Specifically, I bought 12 pounds of apples, 6 pounds of radishes, 12 pounds of eggplants, 6 pounds of pears, 12 pounds of bananas, 3 pounds of zucchini, 5 pounds of persimmons, 15 pounds of fennel, 12 pounds of sweet potatoes, 6.5 pounds of avocados... I bought larger quantities of things that either last a while (such as apples and sweet potatoes) as well as things like bananas, fennel, and eggplant which I plan on chopping and freezing. This stuff was less for after birth, and more just because it was great prices.

The other thing that I got because it is simply a great price- tomato paste for 95 cents a can. Usually it's between $1.28 and $1.71 per can locally, and that is for tomato paste that has sugar in it. (Tomato paste without sugar in it is nearly impossible to find!) This tomato paste is sugar free- it's just pure tomatoes, and only 95 cents a can. I bought 9 cans, but should have bought more. (Didn't realize it was sugar free until I got home...)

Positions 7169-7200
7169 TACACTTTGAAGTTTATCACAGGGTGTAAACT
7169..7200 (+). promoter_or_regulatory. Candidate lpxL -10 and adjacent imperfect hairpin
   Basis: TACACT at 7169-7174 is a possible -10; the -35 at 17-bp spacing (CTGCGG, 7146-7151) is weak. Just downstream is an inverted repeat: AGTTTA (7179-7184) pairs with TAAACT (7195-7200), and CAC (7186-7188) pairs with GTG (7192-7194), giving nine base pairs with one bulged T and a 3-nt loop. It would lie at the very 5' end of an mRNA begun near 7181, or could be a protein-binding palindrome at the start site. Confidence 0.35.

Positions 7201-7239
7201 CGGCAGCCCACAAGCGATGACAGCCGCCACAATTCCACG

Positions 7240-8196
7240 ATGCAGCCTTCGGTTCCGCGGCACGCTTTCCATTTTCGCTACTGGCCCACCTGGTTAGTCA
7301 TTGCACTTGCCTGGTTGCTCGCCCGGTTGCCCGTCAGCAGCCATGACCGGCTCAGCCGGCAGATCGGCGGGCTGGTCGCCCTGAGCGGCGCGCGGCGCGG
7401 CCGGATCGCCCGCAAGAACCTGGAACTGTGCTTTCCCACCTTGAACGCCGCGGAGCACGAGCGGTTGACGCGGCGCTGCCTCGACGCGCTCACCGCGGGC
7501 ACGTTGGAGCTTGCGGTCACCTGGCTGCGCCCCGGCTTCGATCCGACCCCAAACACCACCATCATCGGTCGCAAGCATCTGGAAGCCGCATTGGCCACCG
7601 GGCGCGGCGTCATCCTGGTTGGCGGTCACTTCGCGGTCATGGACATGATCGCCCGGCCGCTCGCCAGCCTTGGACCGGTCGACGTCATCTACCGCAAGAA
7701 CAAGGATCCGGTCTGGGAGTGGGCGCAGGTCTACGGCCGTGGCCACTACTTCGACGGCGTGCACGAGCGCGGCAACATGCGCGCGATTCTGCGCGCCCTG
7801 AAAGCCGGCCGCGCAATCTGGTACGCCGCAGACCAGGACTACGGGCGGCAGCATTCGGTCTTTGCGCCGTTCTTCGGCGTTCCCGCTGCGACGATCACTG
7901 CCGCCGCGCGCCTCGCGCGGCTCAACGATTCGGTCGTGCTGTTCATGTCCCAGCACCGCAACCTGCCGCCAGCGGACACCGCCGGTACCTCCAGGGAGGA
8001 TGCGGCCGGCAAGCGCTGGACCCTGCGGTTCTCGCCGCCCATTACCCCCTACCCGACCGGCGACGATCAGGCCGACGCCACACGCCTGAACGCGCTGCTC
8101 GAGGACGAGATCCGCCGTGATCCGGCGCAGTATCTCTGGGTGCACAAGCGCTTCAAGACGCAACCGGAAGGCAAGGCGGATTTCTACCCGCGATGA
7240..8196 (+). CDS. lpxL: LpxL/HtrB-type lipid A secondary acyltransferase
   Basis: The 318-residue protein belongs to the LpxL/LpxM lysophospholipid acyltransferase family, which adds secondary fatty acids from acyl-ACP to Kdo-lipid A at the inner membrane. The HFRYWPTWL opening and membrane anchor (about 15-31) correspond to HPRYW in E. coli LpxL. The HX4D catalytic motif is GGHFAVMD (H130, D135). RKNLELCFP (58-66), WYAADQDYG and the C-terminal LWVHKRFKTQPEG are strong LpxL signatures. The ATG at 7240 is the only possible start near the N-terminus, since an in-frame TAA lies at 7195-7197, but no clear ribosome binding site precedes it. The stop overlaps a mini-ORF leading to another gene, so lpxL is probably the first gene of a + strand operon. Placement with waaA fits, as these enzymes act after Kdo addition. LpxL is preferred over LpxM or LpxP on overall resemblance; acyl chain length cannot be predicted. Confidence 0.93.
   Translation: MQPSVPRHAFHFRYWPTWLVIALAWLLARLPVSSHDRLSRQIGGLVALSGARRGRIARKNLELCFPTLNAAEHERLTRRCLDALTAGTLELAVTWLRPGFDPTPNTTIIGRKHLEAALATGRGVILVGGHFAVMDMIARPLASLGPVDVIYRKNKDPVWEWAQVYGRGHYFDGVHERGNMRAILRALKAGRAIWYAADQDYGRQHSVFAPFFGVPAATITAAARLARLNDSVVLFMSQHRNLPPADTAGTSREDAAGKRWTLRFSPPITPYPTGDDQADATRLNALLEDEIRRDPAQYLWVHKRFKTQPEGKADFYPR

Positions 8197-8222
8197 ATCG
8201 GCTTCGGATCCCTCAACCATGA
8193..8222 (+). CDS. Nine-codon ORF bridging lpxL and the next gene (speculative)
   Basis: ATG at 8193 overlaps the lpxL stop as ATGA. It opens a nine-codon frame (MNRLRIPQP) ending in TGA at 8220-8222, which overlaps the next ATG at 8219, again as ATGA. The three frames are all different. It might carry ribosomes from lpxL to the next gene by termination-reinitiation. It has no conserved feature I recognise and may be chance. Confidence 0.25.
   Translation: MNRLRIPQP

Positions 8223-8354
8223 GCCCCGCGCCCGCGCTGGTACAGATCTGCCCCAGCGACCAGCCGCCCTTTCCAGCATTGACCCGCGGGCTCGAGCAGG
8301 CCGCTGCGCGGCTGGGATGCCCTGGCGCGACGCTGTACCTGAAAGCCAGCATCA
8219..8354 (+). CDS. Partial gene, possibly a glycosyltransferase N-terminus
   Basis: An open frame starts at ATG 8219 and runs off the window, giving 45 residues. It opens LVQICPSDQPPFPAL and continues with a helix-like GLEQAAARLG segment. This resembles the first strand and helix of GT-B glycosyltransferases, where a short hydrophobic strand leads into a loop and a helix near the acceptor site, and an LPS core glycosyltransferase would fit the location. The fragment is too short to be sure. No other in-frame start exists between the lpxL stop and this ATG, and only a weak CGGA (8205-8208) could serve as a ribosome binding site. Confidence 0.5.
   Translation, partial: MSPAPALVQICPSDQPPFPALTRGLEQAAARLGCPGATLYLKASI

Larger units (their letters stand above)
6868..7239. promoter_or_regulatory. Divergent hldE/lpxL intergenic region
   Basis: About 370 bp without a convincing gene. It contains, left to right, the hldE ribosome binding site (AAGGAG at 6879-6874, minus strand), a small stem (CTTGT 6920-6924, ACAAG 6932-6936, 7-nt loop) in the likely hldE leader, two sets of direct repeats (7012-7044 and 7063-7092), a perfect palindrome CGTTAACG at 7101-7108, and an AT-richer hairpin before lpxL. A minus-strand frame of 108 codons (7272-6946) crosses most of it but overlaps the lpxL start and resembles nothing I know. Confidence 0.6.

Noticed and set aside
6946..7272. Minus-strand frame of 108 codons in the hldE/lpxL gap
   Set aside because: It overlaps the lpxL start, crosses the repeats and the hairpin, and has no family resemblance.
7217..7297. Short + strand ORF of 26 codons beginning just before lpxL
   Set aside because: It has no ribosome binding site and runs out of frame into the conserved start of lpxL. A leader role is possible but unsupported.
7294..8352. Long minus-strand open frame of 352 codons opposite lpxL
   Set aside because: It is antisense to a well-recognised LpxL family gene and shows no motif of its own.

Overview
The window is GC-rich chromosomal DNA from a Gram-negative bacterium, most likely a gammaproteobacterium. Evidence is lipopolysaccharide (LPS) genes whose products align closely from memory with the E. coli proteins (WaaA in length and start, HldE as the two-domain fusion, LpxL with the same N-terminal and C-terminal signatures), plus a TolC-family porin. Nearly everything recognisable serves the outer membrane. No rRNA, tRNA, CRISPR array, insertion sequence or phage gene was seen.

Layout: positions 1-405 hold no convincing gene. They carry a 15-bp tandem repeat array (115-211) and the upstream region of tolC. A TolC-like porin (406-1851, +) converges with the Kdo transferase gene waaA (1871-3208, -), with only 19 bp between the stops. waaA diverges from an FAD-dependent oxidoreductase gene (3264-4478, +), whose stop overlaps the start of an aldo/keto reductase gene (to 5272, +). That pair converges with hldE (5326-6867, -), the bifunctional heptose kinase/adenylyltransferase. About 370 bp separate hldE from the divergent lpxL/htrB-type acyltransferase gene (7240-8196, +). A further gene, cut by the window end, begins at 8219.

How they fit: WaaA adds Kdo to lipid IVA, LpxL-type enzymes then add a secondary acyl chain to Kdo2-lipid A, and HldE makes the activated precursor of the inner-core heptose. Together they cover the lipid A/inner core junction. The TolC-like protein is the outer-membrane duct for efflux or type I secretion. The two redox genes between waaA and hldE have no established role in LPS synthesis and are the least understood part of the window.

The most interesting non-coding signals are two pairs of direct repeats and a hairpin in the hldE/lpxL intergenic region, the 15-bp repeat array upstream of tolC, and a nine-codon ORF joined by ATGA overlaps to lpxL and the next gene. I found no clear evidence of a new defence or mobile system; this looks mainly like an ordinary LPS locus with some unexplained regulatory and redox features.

The rest of the stuff- are they frugal per se? Well, it's more frugal to simply do without them. But as I said, I'm being honest with myself about what I need for after birth for my sanity, and to help me recuperate. I will be using disposables- simple fact, so I don't have to spend the time and energy washing dishes. I will be serving fewer legume meals and more animal proteins, simply because they're easier to make without energy, without having to think about how to spice them and add extra ingredients to make them tasty... I will be serving my kids cereal and milk for breakfast instead of some homemade stuff like pancakes or muffins or porridge. But, at the very least, if I will be doing all this, at least I want to do it as cheaply as possible.